Family Presence in the NICU

Constraints and Opportunities in the COVID-19 Era

Janelle Bainter; Marybeth Fry; Brenda Miller; Teesha Miller; Amy Nyberg; Alexa O'Dell; Ginny Shaffer; Lelis Vernon

Disclosures

Pediatr Nurs. 2020;46(5):256-259. 

In This Article

Impact of COVID-19

The abrupt onset of the COVID-19 pandemic disrupted hospital and NICU operations 'as usual' and led senior leaders in health care settings to make just-in-time decisions in the interest of staff, patient, and family member safety. Decisions were made out of concern related to bi-directional transmission of the virus and in the context of limited availability of personal protective equipment (PPE).

These decisions, while well-intentioned, were like rocks dropped into a pond, and the ripple effect has been significant. The 'ripples' have negatively impacted family presence in many care settings, including the NICU. Families of premature and ill babies, in the past welcomed into NICUs, now must choose which parent or caregiver can spend time with their baby on any given day. This has contributed to stress, anxiety, sadness, heartache, and frustration among families. Not only has individual family member participation in the care of babies become limited (e.g., only one family member allowed in the NICU) due to restrictions resulting from COVID-19, but family representation at the policy-making table has become almost non-existent. Partnering with bedside nurses became challenging because many staff members felt caught in the middle of enforcing hospital 'visitation' policies that directly opposed the core principles of patient- and family-centered care they have embraced.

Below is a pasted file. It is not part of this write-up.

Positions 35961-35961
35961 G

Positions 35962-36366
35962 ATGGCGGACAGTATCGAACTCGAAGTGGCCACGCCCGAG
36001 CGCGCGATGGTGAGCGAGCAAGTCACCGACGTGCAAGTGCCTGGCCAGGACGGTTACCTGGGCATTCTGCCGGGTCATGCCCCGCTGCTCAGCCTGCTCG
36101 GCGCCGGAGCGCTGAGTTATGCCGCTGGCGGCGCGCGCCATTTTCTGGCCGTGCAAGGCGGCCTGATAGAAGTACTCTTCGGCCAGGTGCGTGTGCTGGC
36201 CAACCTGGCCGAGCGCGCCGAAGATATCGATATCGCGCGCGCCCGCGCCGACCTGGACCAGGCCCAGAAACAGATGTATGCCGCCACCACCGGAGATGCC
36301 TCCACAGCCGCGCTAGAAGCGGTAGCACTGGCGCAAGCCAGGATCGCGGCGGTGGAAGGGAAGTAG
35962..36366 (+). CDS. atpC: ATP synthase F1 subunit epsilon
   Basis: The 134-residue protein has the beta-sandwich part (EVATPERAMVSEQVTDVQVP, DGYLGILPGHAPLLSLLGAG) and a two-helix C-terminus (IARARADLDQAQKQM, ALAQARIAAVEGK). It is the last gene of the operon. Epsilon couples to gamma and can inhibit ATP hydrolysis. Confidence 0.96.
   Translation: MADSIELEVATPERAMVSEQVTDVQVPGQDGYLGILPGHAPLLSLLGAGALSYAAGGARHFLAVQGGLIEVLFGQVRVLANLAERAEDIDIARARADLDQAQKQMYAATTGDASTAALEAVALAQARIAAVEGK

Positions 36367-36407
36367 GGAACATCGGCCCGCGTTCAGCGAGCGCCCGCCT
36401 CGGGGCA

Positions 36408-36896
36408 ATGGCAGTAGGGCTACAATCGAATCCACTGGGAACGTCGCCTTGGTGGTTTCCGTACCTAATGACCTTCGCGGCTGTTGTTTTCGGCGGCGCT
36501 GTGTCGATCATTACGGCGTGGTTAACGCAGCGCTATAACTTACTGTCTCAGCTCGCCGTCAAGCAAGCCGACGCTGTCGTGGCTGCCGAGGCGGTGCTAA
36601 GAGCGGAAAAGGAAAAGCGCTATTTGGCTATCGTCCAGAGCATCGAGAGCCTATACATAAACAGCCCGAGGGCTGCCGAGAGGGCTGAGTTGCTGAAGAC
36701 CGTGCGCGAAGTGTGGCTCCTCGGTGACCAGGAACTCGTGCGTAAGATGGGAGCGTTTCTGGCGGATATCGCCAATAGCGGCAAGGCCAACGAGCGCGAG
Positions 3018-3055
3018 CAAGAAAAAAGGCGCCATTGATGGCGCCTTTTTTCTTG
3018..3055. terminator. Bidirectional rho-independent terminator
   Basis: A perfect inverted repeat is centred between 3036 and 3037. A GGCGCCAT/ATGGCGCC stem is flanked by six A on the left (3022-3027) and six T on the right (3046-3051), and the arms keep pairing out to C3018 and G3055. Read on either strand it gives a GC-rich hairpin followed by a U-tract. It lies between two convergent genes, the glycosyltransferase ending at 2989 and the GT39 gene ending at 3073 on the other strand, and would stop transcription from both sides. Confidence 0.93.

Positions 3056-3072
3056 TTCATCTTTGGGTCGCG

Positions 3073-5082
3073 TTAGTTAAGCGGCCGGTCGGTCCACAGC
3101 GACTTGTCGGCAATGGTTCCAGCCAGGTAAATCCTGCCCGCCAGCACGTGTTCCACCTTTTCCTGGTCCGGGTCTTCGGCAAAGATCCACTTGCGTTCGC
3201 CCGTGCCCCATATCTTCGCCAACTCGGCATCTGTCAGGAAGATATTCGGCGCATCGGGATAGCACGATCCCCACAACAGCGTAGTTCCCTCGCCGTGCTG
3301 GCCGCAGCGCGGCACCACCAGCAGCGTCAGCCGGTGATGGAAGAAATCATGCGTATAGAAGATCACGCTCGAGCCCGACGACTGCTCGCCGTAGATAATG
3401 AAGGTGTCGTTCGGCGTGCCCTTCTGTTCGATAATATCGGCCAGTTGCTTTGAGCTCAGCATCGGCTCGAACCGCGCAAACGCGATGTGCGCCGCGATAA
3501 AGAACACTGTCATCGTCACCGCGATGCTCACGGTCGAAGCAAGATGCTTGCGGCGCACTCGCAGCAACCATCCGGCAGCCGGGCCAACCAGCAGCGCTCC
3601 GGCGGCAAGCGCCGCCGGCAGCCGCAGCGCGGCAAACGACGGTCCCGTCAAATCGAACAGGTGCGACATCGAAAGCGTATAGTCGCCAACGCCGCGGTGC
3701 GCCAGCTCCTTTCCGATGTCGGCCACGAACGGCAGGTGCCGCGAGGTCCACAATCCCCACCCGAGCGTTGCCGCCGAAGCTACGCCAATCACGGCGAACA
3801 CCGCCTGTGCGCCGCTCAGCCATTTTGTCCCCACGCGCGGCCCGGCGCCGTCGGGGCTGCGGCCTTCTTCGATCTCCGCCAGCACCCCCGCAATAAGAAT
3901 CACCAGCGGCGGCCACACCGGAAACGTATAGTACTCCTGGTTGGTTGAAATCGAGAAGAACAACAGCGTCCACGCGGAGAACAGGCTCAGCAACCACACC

The eight authors of this article are NICU graduate parents with a collective 653 days spent in the NICU with their babies. They are also Vermont Oxford Network (VON) paid Family Faculty, with a combined total of 108 years working in NICUs and/or on quality improvement initiatives through VON (see Figure 1). The changes in NICUs resulting from COVID-19 are a major concern for their impact on family-centered care.

Figure 1.

Vermont Oxford Network

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